This could pose a serious threat to delicate and highly unstable ecosystems like sacred groves, remnant forest patches and those that sustain critically endangered fauna like the great Indian bustard, Asiatic lion and one horned rhinoceros. Development of projects without proper development planning and environment management may improve our ranking in the ‘ease of doing business’ index but might irrevocably damage our environment in the long run.

Further this draft increases the validity of environment clearances to 50 years for mining projects as against 30 years in the current law and 15 years for river valley projects as against 10 years. Based on my experience on monitoring mining areas, it may be mentioned that such long-term clearances would increase the risk of irreversible environmental, social and health consequences.

This draft has reduced the time period for the public to submit their responses during a public hearing for any application seeking environmental clearance from 30 to 25 days.

The time required for the preparation of views, comments and suggestions of people affected by the project particularly in those areas where information is not easily accessible will be not adequate. Such public hearings would not be meaningful. Unless a public hearing is meaningful, the whole EIA process would lack transparency and credibility. In 2006 notification, there is a provision to submit a report every six months.

But the new draft requires the promoter to submit a report only once every year. During this period, irreversible environmental, social or health consequences of the project could go unnoticed because of the extended reporting time.

Many examples can be cited to establish the necessity of short compliance periods to avoid hazards to the nearby population and to prevent contamination of air, water and soil near the project site.

The backbone of environment clearance rules involves monitoring the conditions on which projects are cleared and ensuring compliance. In this draft, the ministry will rely on self certification by the industry.

In reality, the 2020 draft is a regressive departure from the earlier version.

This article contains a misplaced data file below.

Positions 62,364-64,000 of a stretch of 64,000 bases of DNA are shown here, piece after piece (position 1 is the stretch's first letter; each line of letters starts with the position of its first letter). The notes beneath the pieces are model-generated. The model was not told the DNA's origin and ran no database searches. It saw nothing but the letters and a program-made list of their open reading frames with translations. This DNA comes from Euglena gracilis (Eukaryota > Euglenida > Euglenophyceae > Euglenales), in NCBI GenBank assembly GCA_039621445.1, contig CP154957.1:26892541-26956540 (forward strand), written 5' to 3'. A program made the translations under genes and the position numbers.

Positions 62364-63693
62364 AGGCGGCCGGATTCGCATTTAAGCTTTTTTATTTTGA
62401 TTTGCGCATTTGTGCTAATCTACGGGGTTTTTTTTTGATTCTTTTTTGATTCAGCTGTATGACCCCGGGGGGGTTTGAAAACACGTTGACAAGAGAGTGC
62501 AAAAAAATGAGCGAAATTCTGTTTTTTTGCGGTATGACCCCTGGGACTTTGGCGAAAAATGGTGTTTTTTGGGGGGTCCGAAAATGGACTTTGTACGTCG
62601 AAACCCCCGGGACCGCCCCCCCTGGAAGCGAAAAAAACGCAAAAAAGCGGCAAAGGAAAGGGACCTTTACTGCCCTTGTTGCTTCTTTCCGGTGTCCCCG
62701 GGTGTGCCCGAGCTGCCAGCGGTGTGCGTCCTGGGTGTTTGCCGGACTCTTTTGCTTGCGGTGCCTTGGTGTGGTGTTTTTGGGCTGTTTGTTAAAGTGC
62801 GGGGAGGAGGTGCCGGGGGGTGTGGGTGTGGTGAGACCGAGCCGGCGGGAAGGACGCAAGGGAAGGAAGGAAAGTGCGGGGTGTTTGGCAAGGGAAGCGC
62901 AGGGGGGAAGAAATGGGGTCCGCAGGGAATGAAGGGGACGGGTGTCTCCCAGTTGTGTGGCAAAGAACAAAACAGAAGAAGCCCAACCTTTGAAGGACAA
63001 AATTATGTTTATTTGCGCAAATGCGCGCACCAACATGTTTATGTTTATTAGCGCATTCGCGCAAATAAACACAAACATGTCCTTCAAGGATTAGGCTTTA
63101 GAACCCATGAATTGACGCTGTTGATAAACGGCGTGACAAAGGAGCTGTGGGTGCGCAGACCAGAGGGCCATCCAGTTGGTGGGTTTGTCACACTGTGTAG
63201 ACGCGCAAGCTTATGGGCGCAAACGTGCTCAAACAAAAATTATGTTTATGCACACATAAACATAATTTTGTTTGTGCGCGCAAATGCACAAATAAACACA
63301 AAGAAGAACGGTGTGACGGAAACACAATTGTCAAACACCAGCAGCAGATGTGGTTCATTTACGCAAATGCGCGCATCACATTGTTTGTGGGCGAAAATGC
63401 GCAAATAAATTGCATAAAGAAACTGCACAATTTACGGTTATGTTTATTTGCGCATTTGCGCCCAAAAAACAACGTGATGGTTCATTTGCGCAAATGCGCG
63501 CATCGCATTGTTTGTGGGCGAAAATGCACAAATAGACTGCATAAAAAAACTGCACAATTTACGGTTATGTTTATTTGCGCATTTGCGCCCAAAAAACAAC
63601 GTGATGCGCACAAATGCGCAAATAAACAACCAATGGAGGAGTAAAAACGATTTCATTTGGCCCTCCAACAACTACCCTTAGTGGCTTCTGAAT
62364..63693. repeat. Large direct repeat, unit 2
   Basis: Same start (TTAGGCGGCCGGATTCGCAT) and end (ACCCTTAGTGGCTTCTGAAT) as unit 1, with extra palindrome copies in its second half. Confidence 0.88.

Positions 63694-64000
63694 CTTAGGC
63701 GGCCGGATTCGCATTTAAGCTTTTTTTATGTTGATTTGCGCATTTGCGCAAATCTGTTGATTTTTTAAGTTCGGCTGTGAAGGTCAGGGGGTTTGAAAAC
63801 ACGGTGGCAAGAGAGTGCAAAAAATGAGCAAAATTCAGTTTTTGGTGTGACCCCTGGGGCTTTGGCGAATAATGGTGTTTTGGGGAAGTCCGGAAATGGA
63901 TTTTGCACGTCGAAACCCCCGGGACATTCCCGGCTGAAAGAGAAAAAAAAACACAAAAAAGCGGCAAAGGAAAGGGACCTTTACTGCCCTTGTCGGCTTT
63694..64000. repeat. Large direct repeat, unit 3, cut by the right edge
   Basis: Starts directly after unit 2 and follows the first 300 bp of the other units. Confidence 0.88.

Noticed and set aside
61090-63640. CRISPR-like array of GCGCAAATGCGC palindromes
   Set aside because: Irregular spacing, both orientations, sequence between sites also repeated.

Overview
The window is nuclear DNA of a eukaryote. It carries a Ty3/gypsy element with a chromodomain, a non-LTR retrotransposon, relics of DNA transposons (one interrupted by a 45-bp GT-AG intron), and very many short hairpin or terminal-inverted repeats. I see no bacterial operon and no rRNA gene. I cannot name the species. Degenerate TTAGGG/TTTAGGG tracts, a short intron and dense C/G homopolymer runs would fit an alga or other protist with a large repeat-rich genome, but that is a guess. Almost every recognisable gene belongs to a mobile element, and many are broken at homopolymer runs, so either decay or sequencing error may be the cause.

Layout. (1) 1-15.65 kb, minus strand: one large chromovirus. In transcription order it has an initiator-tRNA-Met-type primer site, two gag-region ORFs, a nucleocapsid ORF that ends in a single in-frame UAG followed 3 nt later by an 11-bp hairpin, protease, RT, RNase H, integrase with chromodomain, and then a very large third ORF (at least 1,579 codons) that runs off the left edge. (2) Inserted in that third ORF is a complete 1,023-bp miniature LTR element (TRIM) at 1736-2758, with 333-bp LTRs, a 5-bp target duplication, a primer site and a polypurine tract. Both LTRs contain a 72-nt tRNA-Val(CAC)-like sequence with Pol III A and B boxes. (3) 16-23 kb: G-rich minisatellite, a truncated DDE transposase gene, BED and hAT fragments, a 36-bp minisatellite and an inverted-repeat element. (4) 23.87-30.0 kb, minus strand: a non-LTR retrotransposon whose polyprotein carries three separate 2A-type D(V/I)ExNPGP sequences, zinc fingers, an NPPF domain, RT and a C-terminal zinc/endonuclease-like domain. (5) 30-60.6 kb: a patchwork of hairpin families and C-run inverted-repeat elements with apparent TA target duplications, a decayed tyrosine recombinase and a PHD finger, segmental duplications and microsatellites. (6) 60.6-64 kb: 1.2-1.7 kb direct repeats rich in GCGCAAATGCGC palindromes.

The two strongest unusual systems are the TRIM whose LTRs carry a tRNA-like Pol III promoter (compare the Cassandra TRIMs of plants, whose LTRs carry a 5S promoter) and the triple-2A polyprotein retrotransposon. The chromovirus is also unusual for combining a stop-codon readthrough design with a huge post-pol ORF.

Environmentalists as well as well-meaning economists have argued that if the government throws caution completely to the winds to make good the GDP loss to the economy due to the prolonged lockdown, it will make a mockery of its commitment to the global community made in the United Nations Climate Change Conference 2019 (COP 25).

Thereby this new draft would come as a major embarrassment to the country in the international stage. It is pertinent to note that India ranked a very low 177 out of 180 countries in the Environment Performance Index (EPI) 2018. This draft initiates the process for industries to get a green signal for beginning, extending and even continuing projects in a far easier fashion.

If this draft is legalized, people frustrated with the impassivity of authorities may turn agitational because operation of projects without strong enforcement of EIA guidelines entail many risks. Ignoring these factors at the start, and intentionally turning a blind eye to them despite the opportunity to incorporate them in the EIA study and address them at the initial stage is risky.

There is an urgent need to offer a new way to think about project licensing processes and to avoid such flaws in future. EIA processes could meaningfully inform more accurate economic indicators, as well as social and environmental points of concern, and could lead to decisions that avoid environmental harm, human rights violations, and costly work stoppages. It is most essential to make the EIA notification 2020 more participatory and democratic in nature.

The writer is former Senior Scientist, Central Pollution Control Board.